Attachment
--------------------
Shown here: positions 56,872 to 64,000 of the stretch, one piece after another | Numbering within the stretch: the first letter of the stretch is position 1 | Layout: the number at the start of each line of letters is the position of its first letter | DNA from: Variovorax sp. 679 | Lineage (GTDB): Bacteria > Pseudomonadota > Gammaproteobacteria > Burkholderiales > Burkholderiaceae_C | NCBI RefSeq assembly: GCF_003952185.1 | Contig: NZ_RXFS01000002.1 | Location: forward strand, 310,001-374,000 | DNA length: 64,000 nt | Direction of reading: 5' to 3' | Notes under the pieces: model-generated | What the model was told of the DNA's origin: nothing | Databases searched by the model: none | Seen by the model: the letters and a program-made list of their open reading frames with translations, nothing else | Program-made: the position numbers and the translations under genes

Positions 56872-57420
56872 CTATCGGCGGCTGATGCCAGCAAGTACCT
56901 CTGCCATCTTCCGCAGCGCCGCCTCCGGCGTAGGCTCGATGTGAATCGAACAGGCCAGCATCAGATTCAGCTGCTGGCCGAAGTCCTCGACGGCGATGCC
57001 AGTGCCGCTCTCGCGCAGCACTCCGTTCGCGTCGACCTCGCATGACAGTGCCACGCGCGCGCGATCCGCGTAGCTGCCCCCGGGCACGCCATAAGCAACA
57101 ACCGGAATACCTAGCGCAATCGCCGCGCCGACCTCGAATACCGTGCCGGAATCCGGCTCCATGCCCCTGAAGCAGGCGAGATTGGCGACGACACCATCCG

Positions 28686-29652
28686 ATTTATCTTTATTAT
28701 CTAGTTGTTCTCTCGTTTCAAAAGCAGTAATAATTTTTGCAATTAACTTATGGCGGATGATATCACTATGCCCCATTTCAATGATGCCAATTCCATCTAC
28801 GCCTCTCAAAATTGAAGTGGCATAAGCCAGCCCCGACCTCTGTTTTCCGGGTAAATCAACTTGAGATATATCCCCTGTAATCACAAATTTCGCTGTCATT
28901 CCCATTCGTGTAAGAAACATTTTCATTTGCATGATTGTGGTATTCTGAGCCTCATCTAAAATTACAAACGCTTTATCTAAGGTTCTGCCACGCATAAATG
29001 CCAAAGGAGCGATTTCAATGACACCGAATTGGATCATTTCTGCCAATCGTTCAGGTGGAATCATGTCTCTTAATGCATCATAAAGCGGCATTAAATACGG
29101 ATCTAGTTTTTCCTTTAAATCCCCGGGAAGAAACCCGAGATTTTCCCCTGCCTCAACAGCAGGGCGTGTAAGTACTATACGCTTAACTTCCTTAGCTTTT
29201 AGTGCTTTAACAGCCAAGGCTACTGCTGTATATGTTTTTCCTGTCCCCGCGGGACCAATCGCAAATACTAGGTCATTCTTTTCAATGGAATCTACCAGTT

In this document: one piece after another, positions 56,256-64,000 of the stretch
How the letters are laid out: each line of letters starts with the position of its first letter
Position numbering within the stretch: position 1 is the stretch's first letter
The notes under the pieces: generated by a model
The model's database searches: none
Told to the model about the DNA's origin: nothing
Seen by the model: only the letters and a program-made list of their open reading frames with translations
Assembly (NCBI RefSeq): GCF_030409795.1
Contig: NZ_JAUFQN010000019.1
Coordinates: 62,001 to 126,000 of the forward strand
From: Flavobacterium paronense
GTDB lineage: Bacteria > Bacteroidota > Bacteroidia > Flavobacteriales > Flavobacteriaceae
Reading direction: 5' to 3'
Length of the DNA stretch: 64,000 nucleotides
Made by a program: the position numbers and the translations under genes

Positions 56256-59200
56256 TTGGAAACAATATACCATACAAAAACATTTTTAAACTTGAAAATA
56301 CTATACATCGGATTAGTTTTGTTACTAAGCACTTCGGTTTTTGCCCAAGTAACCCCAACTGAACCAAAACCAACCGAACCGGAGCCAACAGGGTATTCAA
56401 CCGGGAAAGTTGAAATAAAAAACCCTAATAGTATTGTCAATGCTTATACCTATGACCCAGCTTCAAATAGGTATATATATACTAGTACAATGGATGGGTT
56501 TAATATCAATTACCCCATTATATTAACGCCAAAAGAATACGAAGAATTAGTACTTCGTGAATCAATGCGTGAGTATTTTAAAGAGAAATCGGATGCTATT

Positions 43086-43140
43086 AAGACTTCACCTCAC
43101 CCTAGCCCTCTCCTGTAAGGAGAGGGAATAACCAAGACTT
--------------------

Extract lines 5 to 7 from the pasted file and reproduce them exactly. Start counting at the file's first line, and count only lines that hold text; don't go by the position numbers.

57001 AGTGCCGCTCTCGCGCAGCACTCCGTTCGCGTCGACCTCGCATGACAGTGCCACGCGCGCGCGATCCGCGTAGCTGCCCCCGGGCACGCCATAAGCAACA
57101 ACCGGAATACCTAGCGCAATCGCCGCGCCGACCTCGAATACCGTGCCGGAATCCGGCTCCATGCCCCTGAAGCAGGCGAGATTGGCGACGACACCATCCG

Positions 28686-29652